If a man does not keep pace with his companions, perhaps it is because he hears a different drummer. Let him step to the music which he hears, however measured or far away---Henry David Thoreau

Monday, October 31, 2011

Practicing for Heaven: Revelation 7:9-17

*This sermon was preached at Zion Mennonite Church, Hubbard, OR on All Saints Sunday, October 30, 2011.

May the words of my mouth and the meditations of our hearts be acceptable in your sight, O Lord, our Rock and Redeemer.

You’ve probably heard this joke, but I’ll tell it anyway. The punch line is worth the retelling. This joke comes in several versions and has been adapted to fit the audience in which it is told. I first heard it as a Baptist. Since this audience is Mennonite, I will make it fit us.

A man died and went to heaven. He met Saint Peter at the pearly gates, who gave him a tour of heaven. Peter and the man came to a cloud with a bunch of winged saints genuflecting, making the sign of the cross, and praying the rosary. Peter says to the man, “Those are the Catholics.” They came upon another cloud of winged saints rolling on the mist, raising their arms in the air, and shouting “Hallelujah!” Saint Peter says to the man, “Those are the Pentecostals.” Finally, they came to a cloud with winged saints hard at work on a project and Peter put his finger to his lips and says, “Shhhhh. Those are the Mennonites. They think they are the only ones here.”

That joke is funny and sad at the same time. We can laugh at it for naming our tendency to think that our group has a corner on God’s truth. It’s sad in that this joke about being arrogantly exclusive is so adaptable to different Christian groups that people across the church still get it! Even the heaven imagined in this joke is a place in which the church is still divided into separate groups of likeminded Christians or is considered to be exclusively for people like us.

I’ll bet whoever those saints are on that one lonely cloud, they probably died believing with all their hearts the kind of theology I heard in a children’s song for the first time this week. It was a song someone listened to as a child. It goes like this:

One door and only one
And yet its sides are two
Inside and outside
On which side are you?

One Door and only one
And yet its sides are two
I’m on the inside
On which side are you?

This self-congratulatory little children’s song presents a pretty exclusive view of heaven. This song doesn’t sound or look anything like the children’s song from Mr. Roger’s Neighborhood. Would you be mine? Could you be mine? This song gives the impression that the saints in heaven are those who believe they are the only ones on the inside, people on our side of the door, people pretty much like us. I’m on the inside. On which side are you?

Our scripture text for All Saints Sunday presents us with a different vision of the saints in heaven. John, the writer of Revelation, has a vision of a wide heaven, as wide as the sea. The saints he describes in heaven are not there because they believed they were on the inside of heaven’s door, that somehow those who believed like they did were the only citizens of heaven.

John describes two groups or perspectives of saints in heaven. What appears as two groups may be one group seen from a different perspective. The first group is numbered at 144,000 of the twelve tribes of Israel, who are sealed. That is, they are marked for protection. These may represent the new Israel, the people of God in all their diversity, Gentile as well as Jew. The number is a symbol of completeness.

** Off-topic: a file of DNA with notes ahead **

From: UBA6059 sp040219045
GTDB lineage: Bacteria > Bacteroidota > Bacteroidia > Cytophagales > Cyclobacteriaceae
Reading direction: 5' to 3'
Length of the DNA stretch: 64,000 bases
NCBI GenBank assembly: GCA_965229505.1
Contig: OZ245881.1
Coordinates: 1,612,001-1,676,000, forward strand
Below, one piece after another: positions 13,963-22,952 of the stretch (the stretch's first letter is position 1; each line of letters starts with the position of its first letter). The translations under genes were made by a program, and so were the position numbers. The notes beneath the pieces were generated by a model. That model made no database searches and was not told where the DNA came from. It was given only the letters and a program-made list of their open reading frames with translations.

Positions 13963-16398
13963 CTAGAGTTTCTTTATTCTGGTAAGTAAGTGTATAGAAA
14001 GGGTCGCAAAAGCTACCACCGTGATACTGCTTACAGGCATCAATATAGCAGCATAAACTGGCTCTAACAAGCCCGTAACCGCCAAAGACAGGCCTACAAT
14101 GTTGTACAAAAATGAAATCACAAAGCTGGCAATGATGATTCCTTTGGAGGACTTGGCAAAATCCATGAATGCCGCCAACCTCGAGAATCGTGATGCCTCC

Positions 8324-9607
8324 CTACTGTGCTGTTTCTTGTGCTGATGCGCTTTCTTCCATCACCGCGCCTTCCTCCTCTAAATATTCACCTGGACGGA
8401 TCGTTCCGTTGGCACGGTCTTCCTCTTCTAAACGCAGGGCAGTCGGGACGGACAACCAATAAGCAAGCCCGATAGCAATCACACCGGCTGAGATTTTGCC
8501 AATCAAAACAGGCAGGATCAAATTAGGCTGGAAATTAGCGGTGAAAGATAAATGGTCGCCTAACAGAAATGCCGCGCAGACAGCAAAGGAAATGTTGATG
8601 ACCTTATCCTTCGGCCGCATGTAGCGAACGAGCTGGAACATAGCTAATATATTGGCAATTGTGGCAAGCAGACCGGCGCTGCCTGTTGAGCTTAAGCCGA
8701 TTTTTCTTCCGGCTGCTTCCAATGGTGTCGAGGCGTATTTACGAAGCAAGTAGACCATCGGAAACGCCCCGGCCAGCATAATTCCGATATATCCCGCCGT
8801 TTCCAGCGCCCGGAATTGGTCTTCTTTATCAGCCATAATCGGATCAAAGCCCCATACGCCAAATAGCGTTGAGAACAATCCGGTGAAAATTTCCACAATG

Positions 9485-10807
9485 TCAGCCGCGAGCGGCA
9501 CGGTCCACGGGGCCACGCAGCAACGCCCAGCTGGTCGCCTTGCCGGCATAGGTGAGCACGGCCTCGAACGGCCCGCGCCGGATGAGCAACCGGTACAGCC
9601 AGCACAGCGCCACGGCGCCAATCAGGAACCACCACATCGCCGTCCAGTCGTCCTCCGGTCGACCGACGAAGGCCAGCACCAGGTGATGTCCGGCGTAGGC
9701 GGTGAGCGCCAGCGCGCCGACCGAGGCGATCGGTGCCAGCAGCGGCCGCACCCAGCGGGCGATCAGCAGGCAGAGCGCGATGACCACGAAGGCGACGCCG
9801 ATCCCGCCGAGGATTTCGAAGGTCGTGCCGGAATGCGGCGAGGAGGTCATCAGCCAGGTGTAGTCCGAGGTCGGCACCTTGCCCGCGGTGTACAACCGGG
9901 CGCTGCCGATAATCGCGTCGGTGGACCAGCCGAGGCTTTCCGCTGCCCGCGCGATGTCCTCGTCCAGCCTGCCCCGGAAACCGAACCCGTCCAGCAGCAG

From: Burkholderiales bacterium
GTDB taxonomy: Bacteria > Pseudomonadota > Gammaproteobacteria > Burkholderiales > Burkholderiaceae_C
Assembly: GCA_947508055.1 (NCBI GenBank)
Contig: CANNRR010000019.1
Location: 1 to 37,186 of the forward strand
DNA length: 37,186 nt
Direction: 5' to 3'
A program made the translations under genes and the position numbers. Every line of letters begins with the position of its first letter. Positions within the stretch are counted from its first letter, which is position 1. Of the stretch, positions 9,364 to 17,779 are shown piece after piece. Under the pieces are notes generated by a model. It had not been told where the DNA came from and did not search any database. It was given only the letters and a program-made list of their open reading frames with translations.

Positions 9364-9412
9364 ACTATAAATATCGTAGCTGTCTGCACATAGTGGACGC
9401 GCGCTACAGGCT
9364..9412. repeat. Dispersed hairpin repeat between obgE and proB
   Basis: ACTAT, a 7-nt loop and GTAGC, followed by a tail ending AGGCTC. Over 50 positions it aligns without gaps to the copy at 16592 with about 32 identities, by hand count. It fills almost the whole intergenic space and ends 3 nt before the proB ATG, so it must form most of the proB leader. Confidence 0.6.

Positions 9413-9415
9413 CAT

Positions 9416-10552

There is second group or second perspective of the same group in John’s heavenly vision. He sees “a great multitude” of people that no one can count. They come from every nation, from all tribes and peoples. These saints are robed in white, with palm branches in their hands. In contrast to armies that wash the blood of their enemies from their robes after battle to be purified, these saints have been washed in the blood of the nonviolent Lamb. They cry in a loud voice, “Salvation belongs to our God, who is seated on the throne, and to the Lamb!” Salvation does not belong to the Roman emperor and is not an exclusive possession of our particular group “inside the door,” but salvation belongs to God and to the Lamb.

The saints John sees in heaven are there not simply because they believed a certain laundry list of things or some salvation formula, but because they are witnesses. Interestingly, the Greek word for “witness” is the same word for “martyr.” These saints have witnessed to their faith with their own bodies. They have come out of a “great ordeal.” These saints have lived faithfully in the midst of persecution, trial, and tribulation. They have resisted the imperial Roman propaganda of divine emperor worship and remained faithful to Christ, the Lamb. They sing a subversive song that undermines the state’s bloody, violent, and oppressive idea of peace and salvation. These saints have lived their faith.

And here is what I want us to see. John’s vision of the saints in heaven is of a multicultural, multilingual, multinational cloud of witnesses. The saints are not . one homogeneous group of people, like most of our congregations. Neither are they cookie cutter Christian, made from the same mold, like what some Christians think we should be. As the universal, transcultural church of God these saints speak different languages. They come from different worldviews. They share in diverse customs and rituals. They have a rainbow of skin colors. They are from different social and economic locations. They each have their own stories, personalities, and family backgrounds. And I suspect these saints in heaven did not all believe exactly the same thing. This great multitude of saints stretches the word “diversity” to its breaking point! And they are all in unity! They all sit at the welcome table of God. They are united in praise of God and the Lamb! Hallelujah!